Oct 8, 2002 8:45 AM
|I posted this list about the same time last year.
Just something to do to pass those winter days away.
1) Drink from your bike mounted waterbottle.
2) Ride no hands.
3) Stand up and sprint.
4) Ride with only l leg in the pedals.
5) Take your shirt off while rolling.
6) Bunny hop off.
7) Bunny hop on.
8) Ride backwards. (Ride with the front wheel between the 2 rollers).
It can take a long time to master these skills (some call them dumb). Give you something to work on while maintaining fitness.
And yes, in my foolish youth I could do all of them.
|if only one I'd pick trainer||DougSloan|
Oct 8, 2002 8:57 AM
|The only thing the rollers have over a trainer is that it helps with balance. Everything else you can get on a trainer, plus on a trainer you can get very strenuous interval and hill simulation workouts, which you can't really do on rollers. Try jumping out of the saddle and mashing hard to get your hr up to 95% on rollers until you are wasted and ready to pass out. I wouln't recommend it. You can certainly "work on your spin" on a trainer the same as rollers. Plus, on a trainer you can focus on riding hard and not worry so much about running off. On a trainer you can watch television or read a book -- not so easy on rollers. In my opinion you can get a vastly better and more varieties of a workout on a trainer, and you'll be in much better shape come spring.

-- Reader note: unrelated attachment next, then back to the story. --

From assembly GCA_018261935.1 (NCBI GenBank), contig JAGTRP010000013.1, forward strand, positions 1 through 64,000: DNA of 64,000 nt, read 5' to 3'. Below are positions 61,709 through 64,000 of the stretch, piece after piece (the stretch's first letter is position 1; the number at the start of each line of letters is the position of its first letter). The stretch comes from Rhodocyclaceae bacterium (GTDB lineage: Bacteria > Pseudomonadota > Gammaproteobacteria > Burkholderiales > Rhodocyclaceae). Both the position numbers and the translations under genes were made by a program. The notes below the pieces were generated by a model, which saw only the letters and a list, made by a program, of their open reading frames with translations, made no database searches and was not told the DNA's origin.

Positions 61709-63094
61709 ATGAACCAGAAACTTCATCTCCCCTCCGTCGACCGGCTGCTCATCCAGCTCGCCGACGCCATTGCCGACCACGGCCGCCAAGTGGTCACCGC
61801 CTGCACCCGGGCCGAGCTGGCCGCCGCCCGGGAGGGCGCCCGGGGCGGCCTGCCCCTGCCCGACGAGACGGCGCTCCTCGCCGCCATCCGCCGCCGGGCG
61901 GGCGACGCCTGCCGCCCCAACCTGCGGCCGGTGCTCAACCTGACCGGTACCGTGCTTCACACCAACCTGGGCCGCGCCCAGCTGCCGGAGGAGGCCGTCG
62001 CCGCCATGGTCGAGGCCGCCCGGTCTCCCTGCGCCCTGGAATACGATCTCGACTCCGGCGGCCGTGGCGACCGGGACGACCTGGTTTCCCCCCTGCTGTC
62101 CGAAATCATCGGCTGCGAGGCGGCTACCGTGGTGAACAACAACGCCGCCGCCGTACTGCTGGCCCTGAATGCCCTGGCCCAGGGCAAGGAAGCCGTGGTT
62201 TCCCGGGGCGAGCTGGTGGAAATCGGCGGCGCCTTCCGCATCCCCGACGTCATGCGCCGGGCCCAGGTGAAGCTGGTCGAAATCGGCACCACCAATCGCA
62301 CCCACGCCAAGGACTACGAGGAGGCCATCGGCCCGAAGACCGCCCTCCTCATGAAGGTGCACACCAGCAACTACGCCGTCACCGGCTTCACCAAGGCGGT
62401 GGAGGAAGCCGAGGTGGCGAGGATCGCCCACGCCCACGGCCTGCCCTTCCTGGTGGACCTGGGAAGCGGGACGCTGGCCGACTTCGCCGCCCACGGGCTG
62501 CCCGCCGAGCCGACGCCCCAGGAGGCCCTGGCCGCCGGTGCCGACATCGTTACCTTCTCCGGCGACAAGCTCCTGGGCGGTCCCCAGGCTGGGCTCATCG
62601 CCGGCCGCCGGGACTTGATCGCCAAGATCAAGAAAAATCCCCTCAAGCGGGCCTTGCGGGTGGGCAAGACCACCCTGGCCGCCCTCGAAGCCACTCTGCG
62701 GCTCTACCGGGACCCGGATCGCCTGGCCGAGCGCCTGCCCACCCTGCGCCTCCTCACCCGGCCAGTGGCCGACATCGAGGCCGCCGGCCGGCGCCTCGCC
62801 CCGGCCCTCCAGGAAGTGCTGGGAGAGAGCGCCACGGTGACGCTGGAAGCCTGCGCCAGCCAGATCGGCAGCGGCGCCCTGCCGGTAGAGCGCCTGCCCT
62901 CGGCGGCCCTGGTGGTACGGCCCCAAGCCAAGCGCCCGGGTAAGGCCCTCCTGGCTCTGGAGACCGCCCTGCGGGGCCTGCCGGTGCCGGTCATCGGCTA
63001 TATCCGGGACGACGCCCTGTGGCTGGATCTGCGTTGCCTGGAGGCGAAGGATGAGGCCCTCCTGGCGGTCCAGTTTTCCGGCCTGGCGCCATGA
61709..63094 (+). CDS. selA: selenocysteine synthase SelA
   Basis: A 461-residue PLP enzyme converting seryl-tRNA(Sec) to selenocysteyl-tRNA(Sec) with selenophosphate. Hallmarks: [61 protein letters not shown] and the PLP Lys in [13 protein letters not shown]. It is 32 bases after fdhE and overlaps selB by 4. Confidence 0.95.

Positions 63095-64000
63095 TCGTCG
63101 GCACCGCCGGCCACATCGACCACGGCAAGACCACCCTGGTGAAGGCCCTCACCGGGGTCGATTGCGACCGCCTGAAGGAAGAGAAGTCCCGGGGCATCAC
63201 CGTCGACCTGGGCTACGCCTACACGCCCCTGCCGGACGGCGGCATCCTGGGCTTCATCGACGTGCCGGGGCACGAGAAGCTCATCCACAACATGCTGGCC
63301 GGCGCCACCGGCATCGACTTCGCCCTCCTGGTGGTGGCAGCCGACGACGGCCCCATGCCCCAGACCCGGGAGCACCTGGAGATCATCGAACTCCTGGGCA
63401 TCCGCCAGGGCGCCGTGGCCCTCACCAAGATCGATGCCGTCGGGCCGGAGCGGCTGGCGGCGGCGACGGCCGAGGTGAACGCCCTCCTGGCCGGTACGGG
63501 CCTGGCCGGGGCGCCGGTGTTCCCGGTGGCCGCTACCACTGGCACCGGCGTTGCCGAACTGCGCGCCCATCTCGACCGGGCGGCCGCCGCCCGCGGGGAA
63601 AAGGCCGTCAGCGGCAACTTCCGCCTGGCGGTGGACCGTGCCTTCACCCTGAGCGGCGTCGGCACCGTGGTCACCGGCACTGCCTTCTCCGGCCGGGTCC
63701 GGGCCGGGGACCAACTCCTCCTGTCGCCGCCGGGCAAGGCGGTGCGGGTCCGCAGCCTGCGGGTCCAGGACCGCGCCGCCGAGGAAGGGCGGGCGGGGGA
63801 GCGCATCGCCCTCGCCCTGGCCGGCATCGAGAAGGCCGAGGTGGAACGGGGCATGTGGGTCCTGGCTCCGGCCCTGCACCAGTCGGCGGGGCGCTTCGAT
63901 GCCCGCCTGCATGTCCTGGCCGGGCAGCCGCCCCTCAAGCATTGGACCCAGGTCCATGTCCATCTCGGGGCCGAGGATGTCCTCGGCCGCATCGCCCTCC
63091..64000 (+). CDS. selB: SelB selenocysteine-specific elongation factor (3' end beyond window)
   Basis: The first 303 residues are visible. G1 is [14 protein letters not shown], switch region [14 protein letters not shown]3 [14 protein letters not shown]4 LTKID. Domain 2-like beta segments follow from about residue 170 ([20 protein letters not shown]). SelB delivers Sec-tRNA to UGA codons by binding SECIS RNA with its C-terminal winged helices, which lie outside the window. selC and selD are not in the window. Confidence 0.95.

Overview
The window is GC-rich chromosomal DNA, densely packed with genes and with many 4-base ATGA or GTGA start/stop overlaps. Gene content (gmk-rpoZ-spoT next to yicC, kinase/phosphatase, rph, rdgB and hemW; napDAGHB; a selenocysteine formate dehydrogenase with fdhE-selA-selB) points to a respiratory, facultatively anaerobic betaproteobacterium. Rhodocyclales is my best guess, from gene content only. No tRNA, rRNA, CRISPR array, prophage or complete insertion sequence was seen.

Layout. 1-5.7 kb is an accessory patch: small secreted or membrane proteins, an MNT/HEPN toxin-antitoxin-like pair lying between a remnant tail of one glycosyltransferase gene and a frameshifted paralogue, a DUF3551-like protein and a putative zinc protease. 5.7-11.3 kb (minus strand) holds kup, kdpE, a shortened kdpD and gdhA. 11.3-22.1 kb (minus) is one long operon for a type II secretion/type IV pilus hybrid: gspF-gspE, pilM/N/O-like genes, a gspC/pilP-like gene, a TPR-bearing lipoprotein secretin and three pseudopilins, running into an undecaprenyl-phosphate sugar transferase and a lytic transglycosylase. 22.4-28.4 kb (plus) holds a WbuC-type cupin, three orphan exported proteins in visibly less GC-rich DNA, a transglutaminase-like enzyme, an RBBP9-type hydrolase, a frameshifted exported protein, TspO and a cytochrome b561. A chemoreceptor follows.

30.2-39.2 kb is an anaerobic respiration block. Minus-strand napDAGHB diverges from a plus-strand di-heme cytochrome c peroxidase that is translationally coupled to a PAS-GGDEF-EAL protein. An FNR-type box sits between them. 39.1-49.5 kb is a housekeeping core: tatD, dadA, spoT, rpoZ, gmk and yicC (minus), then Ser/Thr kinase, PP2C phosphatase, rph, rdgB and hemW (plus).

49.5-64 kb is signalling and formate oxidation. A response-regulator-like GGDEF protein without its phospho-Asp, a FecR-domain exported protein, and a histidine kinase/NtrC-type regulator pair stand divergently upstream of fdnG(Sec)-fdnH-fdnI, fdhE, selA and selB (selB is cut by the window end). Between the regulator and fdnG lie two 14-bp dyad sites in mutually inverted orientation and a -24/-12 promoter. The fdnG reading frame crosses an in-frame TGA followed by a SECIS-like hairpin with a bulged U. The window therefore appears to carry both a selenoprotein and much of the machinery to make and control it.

Don't worry that if you ride a trainer exclusively over the winter that you'll turn into some idiotic clod who can control a bike next spring. Rollers will help to perfect balance, but let's face it, who among us can't keep a bike in a straight line so badly that we need to practice some circus act to regain our sense of balance?